ED INCENTIVE REVIEW: Senate Finance and Tax continues its review of economic development tax incentives, which lawmakers have had in their sites this year, following reports of some deals that may not have been the best for the taxpayers. The committee also considers a bill (SB 560) that sets up a taxing structure for natural gas for vehicles, and exempts the fuel from tax for five years, among several other measures. (Wednesday, 1 p.m., 37 Senate Office Building, The Capitol.)

SEN GEN GOVT APPROPS: The Senate General Government Appropriations Committee continues its review of agencies whose budgets it writes, including the Departments of Agriculture and Citrus, the Department of Environmental Protection, the Lottery, the Public Service Commission, the Department of Management Services and the Department of Revenue. (Wednesday, 1 p.m., 110 Senate Office Building, The Capitol.)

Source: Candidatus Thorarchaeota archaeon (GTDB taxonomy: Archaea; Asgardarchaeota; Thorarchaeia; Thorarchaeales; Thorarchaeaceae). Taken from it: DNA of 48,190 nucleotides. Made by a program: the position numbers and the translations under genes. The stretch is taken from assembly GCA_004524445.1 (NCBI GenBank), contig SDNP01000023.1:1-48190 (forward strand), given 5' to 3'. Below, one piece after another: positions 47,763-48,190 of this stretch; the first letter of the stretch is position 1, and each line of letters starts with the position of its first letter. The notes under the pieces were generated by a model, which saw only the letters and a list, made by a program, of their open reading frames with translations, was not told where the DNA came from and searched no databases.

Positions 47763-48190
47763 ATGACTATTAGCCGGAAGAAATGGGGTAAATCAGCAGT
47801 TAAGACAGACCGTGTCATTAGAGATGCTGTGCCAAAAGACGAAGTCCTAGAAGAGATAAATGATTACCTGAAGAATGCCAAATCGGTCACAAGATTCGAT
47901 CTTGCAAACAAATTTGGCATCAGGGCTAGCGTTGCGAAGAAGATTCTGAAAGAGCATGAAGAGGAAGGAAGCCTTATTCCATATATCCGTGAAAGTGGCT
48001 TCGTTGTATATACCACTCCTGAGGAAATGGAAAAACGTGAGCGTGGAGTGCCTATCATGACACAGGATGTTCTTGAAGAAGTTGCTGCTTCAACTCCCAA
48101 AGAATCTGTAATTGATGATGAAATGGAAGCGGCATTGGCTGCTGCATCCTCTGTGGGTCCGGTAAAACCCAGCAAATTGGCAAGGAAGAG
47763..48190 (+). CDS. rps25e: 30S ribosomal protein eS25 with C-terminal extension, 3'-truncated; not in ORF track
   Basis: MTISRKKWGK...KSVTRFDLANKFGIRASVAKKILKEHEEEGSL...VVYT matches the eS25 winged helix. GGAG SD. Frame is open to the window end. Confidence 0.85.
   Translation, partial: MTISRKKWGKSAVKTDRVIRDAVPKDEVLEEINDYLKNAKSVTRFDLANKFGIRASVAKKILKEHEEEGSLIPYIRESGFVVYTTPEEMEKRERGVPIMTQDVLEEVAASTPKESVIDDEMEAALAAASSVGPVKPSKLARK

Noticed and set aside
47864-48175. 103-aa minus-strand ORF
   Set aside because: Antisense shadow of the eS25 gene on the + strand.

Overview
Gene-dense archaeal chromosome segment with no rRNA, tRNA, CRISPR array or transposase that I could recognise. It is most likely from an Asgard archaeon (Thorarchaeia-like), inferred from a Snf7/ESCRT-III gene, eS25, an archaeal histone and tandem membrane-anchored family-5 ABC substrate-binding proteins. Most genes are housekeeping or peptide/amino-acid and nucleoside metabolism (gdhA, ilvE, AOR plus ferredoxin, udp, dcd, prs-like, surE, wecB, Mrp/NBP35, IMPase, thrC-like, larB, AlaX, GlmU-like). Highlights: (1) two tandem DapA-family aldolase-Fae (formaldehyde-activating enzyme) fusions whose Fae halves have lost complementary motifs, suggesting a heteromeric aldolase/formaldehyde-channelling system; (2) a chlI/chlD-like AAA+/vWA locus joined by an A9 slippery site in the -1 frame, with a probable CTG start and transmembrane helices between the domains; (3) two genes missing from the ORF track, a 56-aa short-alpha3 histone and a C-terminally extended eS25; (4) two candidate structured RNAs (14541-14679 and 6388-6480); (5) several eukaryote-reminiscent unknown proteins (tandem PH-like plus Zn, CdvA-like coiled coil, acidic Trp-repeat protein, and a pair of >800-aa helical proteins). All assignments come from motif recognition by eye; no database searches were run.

HHS APPROPRIATIONS: The Senate HHS Appropriations Committee continues its review of agencies whose budgets it writes, including the Agency for Health Care Administration and the Department of Health. (Wednesday, 1 p.m., 412 Knott Building, The Capitol.)

LARCENIA BULLARD MEMORIAL: The Senate will hold a memorial service for the late Sen. Larcenia Bullard, who died earlier this month. (Wednesday, 6:30 p.m., Senate Chamber, The Capitol.)


House committees scheduled to meet Wednesday (Subject to change):

Criminal Justice, 8 a.m., 404 House Office Building.
Education Appropriations, 8 a.m.., 17 House Office Building.
Energy and Utilities, 8 a.m., 212 Knott Building.
Health Quality, 8 a.m., 306 House Office Building.
Veteran and Military Affairs, 8 a.m., 12 House Office Building.